If you’ve been following the world of artificial intelligence in the last month, you’re probably aware of the relative tumult the industry has faced — due in no small part to Sam Altman’s ouster from OpenAI, followed shortly thereafter by Altman’s return to OpenAI. There’s also the matter of Elon Musk launching an AI of his own and the troubling rise of AI-generated images purporting to be of events in the news.
All of which makes the news that over a dozen countries, including the U.S. and the U.K., have signed a pact regarding the use of AI sound encouraging. And it is — at least up to a point. As Reuters reports (via The Guardian), 18 nations signed the pact, which is good. The downside, then? Well, it’s non-binding — which begs the question of just how far this measure could go to address excess in the growing field of AI.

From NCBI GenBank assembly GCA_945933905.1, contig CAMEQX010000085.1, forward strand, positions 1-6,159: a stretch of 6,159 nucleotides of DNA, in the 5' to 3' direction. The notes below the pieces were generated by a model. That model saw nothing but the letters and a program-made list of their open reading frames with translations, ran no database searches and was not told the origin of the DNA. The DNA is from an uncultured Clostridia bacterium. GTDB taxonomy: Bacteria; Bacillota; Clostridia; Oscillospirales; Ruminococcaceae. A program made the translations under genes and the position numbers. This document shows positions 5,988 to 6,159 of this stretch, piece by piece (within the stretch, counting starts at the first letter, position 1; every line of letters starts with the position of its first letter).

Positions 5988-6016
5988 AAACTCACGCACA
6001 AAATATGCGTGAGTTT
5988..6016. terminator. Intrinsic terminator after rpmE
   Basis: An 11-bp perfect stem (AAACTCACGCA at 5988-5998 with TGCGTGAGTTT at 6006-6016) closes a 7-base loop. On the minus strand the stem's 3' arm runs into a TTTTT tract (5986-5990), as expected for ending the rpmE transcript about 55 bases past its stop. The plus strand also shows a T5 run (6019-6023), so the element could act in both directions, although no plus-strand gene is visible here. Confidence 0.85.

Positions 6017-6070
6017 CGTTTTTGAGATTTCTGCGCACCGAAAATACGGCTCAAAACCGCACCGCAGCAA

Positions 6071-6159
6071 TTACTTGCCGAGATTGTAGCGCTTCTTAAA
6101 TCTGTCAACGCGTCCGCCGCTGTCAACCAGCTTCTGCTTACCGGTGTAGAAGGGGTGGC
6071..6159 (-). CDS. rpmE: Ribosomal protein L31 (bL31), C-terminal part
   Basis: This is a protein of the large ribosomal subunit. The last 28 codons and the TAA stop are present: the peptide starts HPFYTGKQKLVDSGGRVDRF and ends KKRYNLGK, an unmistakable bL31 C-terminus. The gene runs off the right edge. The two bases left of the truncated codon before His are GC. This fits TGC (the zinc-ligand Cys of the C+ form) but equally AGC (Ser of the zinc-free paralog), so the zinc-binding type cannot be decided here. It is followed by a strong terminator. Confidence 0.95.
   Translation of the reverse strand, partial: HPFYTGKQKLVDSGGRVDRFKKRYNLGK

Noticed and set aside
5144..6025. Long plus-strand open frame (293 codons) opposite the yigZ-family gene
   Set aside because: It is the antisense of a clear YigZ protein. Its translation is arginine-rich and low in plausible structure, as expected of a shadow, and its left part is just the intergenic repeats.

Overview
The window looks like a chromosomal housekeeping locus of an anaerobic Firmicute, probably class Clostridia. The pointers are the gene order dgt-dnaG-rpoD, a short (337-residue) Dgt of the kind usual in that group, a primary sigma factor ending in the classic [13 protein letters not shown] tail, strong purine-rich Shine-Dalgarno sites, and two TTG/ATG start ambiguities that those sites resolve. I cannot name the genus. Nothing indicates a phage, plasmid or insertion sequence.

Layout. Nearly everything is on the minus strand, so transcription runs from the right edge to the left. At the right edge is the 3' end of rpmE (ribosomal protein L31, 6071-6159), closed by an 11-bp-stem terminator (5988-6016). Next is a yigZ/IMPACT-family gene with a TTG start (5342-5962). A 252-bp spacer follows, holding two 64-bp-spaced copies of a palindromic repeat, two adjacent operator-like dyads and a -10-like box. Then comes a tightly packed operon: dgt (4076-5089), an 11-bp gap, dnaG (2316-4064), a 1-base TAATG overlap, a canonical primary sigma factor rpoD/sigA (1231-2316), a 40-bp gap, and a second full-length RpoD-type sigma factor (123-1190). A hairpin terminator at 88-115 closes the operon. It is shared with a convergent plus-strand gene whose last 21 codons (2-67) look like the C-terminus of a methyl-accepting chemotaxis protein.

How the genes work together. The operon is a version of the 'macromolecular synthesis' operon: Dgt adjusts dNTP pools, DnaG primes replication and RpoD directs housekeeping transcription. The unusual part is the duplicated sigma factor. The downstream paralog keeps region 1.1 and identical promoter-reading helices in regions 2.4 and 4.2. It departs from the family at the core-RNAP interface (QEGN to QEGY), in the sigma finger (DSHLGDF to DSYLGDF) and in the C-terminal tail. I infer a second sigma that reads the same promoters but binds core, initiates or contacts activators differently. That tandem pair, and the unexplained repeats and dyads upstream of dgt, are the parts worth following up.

Jen Easterly, the director of the Cybersecurity and Infrastructure Security Agency, argued that the existence of the agreement at all marked a significant step forward. “This is the first time that we have seen an affirmation that these capabilities should not just be about cool features and how quickly we can get them to market or how we can compete to drive down costs,” she told Reuters.
The existing agreement, Reuters states, involves measures like maintaining the security of data and making sure that trustworthy parties are involved in supplying the technology behind AI functionality.
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The timing of this relative to Altman’s return to OpenAI — which analyst Kyle Rodda predicted “probably means [OpenAI] will be more bold and profit focused, but also potentially less risk averse” — feels serendipitous; a move in the direction of greater regulation (at least in theory) at a time when big changes are afoot in the corporate AI sphere. Easterly seems confident that this measure will herald more changes ahead; we’ll know soon enough if that’s actually the case.
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